Emotional Eating: Triple Dipping On a Bad Mood!

Let’s face it, emotional eating is not very fun*.

First, you start by feeling bad.  And no one likes feeling bad.  Your particular “bad” may be stress, frustration, sadness, loneliness, boredom, or some combination of the plethora of unpleasant feelings we naturally experience as human beings.  No matter what you call the feelings, you don’t like them, and you want them to go away!

And for many of us, eating is a convenient, relatively cheap, and reasonably socially acceptable way of dealing with our feelings.  It doesn’t sound like a bad way to go about it (especially compared with smoking, drinking, or drugs), and we may feel like our trigger foods are something reliable we can count on, something we need to get us through the day, friends even.

The trouble is, they’re false friends.

Emotional eating foods rarely do what they say they will.  Research shows (and you already know) that emotional eating may reduce unpleasant feelings while we are eating – but shortly afterwards the feelings come back.  But they’re not alone, you’ve reordered the original feelings, but with a side order of guilt.

Now you feel worse.  You have just double dipped on your bad mood.

Eventually you will get over those feelings (thank goodness!), but when you keep emotionally eating you stay locked in a struggle with your weight.  Whether you are following a non-dieting approach, doing bariatric surgery, or trying to lose weight through eating and exercise, emotional eating is a massive spanner in the works.  The below table shows emotional eaters tend to weigh more, gain more weight over time, and yo-yo with their weight more than people who don’t emotionally eat.

And of course the weight worries make you feel even worse – triple dipping complete! And like actual triple dipping it makes you want to dip even more, and it can be challenging to pull yourself away from!

But there is hope. Over the next few weeks, I’m going to be emailing you about how you can free yourself from emotional eating, for good.  In fact (while it’s not without effort) overcoming emotional eating can be easier than you think!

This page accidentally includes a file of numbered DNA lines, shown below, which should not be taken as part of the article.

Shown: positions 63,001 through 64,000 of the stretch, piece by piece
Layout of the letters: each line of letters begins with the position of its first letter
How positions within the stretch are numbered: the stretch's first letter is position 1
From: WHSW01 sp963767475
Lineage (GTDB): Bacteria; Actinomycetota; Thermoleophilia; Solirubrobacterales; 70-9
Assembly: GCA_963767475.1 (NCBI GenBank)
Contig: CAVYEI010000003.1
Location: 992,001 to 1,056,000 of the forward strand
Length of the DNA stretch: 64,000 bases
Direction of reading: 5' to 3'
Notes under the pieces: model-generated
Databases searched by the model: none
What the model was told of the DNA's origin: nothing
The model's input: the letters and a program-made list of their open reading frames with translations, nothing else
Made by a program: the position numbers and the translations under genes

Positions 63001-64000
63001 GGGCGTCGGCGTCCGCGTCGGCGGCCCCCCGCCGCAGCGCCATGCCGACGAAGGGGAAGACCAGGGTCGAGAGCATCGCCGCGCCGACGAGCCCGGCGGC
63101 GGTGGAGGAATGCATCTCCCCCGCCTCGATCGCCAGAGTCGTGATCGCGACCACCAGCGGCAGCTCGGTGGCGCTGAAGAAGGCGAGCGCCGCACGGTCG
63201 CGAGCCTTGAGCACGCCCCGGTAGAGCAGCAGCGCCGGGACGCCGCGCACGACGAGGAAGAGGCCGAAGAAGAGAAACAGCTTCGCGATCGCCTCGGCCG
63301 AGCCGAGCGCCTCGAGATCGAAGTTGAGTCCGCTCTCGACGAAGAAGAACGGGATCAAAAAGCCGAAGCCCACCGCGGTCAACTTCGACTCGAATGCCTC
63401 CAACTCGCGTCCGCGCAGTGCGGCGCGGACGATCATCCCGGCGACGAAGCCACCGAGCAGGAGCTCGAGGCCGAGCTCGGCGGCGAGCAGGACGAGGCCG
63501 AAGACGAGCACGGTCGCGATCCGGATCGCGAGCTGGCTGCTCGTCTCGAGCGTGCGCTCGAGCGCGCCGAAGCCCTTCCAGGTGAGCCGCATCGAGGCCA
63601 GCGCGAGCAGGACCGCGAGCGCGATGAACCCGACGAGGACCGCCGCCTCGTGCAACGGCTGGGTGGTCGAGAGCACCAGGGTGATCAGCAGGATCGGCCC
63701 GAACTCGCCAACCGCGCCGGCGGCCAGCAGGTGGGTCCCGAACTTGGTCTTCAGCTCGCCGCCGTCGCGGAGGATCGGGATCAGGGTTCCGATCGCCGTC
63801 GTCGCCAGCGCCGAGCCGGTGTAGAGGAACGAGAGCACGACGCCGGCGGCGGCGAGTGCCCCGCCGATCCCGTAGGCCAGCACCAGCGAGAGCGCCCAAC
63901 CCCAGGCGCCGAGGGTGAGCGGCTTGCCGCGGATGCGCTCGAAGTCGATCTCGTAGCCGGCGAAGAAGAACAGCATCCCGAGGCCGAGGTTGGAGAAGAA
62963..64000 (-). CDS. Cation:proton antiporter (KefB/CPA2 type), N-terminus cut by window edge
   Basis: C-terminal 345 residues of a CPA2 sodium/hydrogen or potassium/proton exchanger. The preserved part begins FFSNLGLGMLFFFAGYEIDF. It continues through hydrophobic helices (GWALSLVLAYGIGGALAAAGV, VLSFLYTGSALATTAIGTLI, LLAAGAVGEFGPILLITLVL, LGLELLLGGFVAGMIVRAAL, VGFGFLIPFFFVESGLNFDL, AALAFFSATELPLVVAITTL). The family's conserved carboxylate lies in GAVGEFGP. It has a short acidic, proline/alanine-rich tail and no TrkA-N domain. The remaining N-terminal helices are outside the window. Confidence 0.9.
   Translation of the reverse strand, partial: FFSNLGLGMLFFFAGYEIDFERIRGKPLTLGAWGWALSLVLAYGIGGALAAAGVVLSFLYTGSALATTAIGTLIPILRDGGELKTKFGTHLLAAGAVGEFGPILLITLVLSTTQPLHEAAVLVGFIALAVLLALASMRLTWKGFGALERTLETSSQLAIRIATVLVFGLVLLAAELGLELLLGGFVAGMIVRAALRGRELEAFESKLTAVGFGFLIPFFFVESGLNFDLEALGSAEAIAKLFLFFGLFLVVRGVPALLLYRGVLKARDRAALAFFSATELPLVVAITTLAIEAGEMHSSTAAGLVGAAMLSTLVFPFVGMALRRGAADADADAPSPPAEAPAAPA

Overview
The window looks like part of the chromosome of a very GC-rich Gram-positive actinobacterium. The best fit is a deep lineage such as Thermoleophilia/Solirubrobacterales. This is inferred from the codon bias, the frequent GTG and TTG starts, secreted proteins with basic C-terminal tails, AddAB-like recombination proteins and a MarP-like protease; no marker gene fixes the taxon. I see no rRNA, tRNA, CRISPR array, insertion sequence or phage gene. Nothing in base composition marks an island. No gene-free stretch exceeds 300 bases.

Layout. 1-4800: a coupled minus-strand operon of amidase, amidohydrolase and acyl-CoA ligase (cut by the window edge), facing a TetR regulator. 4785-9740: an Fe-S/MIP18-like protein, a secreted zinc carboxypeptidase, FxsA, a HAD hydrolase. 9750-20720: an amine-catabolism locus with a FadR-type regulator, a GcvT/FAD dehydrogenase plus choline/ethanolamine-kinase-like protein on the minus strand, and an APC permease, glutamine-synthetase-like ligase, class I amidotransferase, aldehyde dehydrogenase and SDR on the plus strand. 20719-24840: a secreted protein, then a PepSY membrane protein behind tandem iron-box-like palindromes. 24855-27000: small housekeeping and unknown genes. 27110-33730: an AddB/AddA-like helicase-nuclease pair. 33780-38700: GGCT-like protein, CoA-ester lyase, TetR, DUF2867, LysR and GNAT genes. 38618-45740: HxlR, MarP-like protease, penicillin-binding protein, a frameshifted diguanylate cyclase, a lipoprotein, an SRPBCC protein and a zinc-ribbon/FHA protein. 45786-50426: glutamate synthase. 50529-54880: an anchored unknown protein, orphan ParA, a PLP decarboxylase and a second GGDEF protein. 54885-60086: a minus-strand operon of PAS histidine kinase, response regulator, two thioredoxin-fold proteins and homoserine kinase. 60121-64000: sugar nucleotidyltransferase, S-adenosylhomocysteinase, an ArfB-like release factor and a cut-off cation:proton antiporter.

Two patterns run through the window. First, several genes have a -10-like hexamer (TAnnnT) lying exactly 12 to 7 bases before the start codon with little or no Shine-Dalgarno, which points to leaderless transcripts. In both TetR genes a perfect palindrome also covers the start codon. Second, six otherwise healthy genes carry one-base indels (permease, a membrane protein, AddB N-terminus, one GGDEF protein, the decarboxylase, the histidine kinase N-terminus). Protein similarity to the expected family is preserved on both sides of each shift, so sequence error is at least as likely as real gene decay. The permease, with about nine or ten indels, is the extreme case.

JOIN OUR NEWSLETTER FOR MORE ON HOW TO OVERCOME EMOTIONAL EATING

In the meantime, the first thing I want you to reflect on is what we’ve been discussing today – that emotional eating doesn’t work.  While you may already know this, connecting with this understanding is a great first step to overcoming emotional eating.  If you can recognise in real time that, no matter how you are feeling, the answer is probably not in the fridge, pantry, or local convenience store, you will have taken an important step.  As I said at the beginning, we all want to feel better, and knowing what is not the answer will have your mind opening up to what may be!

FIND OUT MORE ABOUT “FREEDOM FROM EMOTIONAL EATING” OUR 6 WEEK ONLINE PROGRAM – NEXT GROUP STARTS JULY 31ST.

 

* Let me define emotional eating as psychologists understand it: “An increase in food intake in response to negative emotions” (Spoor et. al. 2007).  So we’re not talking about eating for pleasure, or just overeating out of habit, we’re talking about overeating to escape from, suppress, or otherwise reduce the unpleasant feelings of life.

Selected References:

Canetti, L, Berry, E.M., Elizur, Y (2009) Psychosocial predictors of weight loss and psychological adjustment following bariatric surgery and a weight loss program: The mediating effect of emotional eating.  International Journal of Eating Disorders, 42(2) pp 109-117.

Foreyt, J. P., Brunner, R. L., & Goodrick, G.K., et. al. (1995). Psychological correlates of weight fluctuation. International Journal of Eating Disorders, 17 (3), 263-275.

Spoor, S. T., Bekker, M. H., van Strien, T., & van Heck, G. L. (2007). Relations between negative affect, coping, and emotional eating. Appetite, 48, 368–376.

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